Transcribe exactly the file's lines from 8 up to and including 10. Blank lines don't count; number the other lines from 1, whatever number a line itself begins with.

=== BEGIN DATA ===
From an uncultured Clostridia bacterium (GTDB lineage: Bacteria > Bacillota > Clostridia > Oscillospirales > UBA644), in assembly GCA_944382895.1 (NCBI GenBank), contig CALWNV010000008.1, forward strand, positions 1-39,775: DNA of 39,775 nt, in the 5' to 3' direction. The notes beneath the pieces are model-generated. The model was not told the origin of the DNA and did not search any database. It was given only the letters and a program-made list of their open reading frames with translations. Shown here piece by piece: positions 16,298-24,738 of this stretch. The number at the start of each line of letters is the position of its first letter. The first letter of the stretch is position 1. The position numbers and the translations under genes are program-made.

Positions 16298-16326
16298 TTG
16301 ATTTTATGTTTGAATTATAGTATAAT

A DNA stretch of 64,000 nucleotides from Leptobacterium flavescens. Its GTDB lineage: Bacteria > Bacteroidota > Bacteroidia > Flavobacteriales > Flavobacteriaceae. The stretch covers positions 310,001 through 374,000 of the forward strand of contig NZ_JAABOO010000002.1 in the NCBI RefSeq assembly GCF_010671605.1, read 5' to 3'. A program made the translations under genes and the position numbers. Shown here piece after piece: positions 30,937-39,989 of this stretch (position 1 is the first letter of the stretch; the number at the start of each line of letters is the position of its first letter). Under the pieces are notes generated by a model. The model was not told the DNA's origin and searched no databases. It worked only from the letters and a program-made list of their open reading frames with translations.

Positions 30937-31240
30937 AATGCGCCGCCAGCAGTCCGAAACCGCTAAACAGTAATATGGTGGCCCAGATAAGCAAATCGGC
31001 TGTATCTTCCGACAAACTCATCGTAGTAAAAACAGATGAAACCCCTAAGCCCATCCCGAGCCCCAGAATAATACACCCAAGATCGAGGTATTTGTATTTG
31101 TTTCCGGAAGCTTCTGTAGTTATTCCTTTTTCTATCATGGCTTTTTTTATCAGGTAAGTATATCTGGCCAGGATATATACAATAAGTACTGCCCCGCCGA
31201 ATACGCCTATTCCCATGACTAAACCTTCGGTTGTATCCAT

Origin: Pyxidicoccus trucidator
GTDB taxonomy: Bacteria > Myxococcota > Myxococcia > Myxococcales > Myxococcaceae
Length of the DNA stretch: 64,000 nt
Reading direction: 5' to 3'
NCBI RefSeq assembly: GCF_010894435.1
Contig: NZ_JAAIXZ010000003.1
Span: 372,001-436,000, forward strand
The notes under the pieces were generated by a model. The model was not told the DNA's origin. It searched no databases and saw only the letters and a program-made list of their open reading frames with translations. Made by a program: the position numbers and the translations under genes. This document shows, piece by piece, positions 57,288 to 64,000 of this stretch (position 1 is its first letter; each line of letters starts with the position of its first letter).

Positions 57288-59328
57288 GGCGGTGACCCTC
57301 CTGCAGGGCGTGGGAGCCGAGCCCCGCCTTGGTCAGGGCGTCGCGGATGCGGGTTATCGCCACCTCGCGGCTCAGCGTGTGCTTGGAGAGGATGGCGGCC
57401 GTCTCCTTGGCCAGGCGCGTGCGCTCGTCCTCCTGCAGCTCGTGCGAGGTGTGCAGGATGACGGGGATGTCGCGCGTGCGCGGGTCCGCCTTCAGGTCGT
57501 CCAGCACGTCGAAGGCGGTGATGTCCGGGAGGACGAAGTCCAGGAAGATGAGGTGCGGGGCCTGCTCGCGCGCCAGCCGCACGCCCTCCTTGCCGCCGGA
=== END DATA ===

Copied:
31001 TGTATCTTCCGACAAACTCATCGTAGTAAAAACAGATGAAACCCCTAAGCCCATCCCGAGCCCCAGAATAATACACCCAAGATCGAGGTATTTGTATTTG
31101 TTTCCGGAAGCTTCTGTAGTTATTCCTTTTTCTATCATGGCTTTTTTTATCAGGTAAGTATATCTGGCCAGGATATATACAATAAGTACTGCCCCGCCGA
31201 ATACGCCTATTCCCATGACTAAACCTTCGGTTGTATCCAT